It was pretty late for a phone call.
I was sitting on the couch with a cup of tea and a snack. The 10 o’clock news had just started. I was startled by the ring, but I answered it. “Hello?”
At first, there was no response. Then, “I… umm…”
“Hello?” I repeated.
The woman’s voice was soft and hesitant. “Yes, umm…hello. I’m looking for … is Carrie Morgan there?”
Oh, no. Not again. “Oh, sorry; no. Carrie doesn’t have this number anymore.”
There was another hesitation; then she asked, “Oh. She doesn’t?”
“No, sorry,” I responded. “But if it’s any comfort, I get these calls a lot. You’re not the only one who’s called to ask.”
“Oh. Well, I … ummm,” I could hear the disappointment in her voice as she mulled over my response. “Do you know Carrie? I mean: do you know where she is or know her new number?”
It wasn’t the first time I’d gotten that question, either. I told her, “I’m sorry. I have no idea. She must have been really popular, because I’ve been getting calls ever since I moved here. But I don’t know her – or where she is.”
“Oh. Oh. Okay. Well, Okay.” Her voice sounded immeasurably sad.
I don’t know what possessed me, but I felt like she needed someone to reach out to her. “Ma’am?”
“Yes?” she responded.
“Well, are you OK?” I asked. “You sound upset.” I couldn’t see her, but it sounded as though she was crying.
“Well, I guess I am, a bit.”
My heart went out to her. “Do you want to talk about it?”
She continued, “Oh… I …. I don’t know. You don’t know me, and ….”
“No – and I don’t know Carrie, either – but you sound like you need someone to talk to.
There was another brief silence before she said, “It’s just that … I don’t really know Carrie, either. But I want to.”
Now I was confused – and told her so.
“Sorry. I guess… I mean… look, I just… Carrie is my daughter.”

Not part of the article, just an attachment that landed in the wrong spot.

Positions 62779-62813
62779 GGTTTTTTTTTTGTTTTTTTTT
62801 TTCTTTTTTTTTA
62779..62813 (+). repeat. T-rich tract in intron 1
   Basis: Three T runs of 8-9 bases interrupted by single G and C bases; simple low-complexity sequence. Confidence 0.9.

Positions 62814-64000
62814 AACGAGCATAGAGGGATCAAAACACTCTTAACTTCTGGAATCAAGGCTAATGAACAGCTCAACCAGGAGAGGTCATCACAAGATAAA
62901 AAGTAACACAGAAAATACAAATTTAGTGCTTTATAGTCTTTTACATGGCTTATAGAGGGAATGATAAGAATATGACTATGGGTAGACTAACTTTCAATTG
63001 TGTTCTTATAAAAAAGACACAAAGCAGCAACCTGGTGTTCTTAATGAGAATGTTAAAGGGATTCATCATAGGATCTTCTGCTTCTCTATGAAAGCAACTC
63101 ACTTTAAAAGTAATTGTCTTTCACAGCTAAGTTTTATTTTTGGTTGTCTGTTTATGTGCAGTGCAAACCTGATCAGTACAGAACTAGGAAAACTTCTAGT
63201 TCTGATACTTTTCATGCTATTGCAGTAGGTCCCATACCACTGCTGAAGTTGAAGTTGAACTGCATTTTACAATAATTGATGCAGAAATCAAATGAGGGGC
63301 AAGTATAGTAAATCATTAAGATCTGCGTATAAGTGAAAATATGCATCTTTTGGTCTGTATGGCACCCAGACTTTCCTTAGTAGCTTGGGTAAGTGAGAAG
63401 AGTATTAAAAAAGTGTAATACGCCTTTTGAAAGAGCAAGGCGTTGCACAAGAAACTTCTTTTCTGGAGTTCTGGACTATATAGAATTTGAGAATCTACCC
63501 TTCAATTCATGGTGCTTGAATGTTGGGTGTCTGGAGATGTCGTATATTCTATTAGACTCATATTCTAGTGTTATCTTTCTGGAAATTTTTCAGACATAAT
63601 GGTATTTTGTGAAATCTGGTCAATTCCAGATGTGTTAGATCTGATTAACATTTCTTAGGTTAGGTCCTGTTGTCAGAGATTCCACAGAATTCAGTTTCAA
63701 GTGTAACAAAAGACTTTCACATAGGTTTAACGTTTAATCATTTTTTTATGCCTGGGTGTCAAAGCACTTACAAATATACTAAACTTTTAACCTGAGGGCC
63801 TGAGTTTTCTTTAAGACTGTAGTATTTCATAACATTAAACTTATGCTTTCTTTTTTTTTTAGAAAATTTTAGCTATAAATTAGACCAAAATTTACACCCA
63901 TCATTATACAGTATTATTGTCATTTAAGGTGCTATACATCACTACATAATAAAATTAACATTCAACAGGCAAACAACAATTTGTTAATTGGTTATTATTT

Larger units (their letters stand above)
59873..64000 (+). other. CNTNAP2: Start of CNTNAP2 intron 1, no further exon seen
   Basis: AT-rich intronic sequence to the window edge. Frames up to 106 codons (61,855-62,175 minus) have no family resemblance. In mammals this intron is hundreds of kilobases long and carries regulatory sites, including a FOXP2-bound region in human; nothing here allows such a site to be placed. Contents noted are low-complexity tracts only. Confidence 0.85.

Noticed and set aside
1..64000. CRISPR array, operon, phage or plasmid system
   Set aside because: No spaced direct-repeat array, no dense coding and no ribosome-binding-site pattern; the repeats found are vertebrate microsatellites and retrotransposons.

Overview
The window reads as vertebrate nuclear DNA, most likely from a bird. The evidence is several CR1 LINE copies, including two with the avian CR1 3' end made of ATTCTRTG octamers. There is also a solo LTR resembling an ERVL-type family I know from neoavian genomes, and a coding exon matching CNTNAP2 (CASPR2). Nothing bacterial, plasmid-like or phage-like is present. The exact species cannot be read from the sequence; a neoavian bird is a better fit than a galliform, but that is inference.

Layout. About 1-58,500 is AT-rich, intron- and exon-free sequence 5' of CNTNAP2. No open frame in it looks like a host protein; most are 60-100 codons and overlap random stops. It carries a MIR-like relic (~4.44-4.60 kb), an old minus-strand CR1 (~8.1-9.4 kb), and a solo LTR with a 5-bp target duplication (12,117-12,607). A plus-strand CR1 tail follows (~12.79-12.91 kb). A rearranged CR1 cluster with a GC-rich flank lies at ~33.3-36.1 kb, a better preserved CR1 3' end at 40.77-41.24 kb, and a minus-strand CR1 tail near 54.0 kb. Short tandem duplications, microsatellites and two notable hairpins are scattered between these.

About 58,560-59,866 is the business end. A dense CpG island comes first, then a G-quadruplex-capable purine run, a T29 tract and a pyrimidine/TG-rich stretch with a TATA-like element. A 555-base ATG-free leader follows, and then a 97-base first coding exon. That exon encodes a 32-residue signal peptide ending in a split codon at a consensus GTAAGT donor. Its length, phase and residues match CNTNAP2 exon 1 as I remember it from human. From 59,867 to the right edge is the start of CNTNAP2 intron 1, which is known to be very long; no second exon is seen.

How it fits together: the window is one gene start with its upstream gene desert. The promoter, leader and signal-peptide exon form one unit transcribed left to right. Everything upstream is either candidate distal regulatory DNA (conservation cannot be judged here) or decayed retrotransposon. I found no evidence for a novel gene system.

Her daughter? “Oh, wow.”
It sounded as though she was crying, again. “Well, you see… she doesn’t know me. I had her when I was a teenager and placed her with an adoption agency. I decided to find out about her and this is the last number they have; for where she lives. I don’t even know if she knows she’s adopted, but… I just want to find her.”
“Oh, wow, Ma’am. I’m sorry. I wish I could help.”
She replied, “Well, thanks. You’re really nice.”
“Thank you.” Well, I couldn’t leave her without hope – could I? “Look, I’m sorry I can’t help. You sound like a nice lady and I’m sorry you didn’t find her. Do you want to say a prayer together?”
This time, the hesitation was briefer. “Well, I don’t know… I guess.”
“What’s your name?” I asked.
“Me? I’m Nancy,” she said.
“Nancy, I’m Anne. Let’s pray.” I reached out with my heart as I prayed with her. “Lord, be with Nancy. Help her feel Your presence as she looks for her daughter. Please help her find another way to get information she needs. And be with Carrie; wherever she is. Amen.”
The crying had stopped, even though the sadness remained in her voice. “Thank you so much. That’s … very nice. Well… I won’t take up any more of your time. I don’t know what I should do next, but I appreciate you trying to help.”
“I hope you find her, Nancy,” I told her.
“Me too,” she replied.
“God bless you,” I said. “And … call back if you need to talk, anytime. And - for what it’s worth -I hope the next time I hear from you it’s because you’ve found her.”
If a smile had a sound, it would sound like this. “Oh, that would be wonderful. God bless you, too.”
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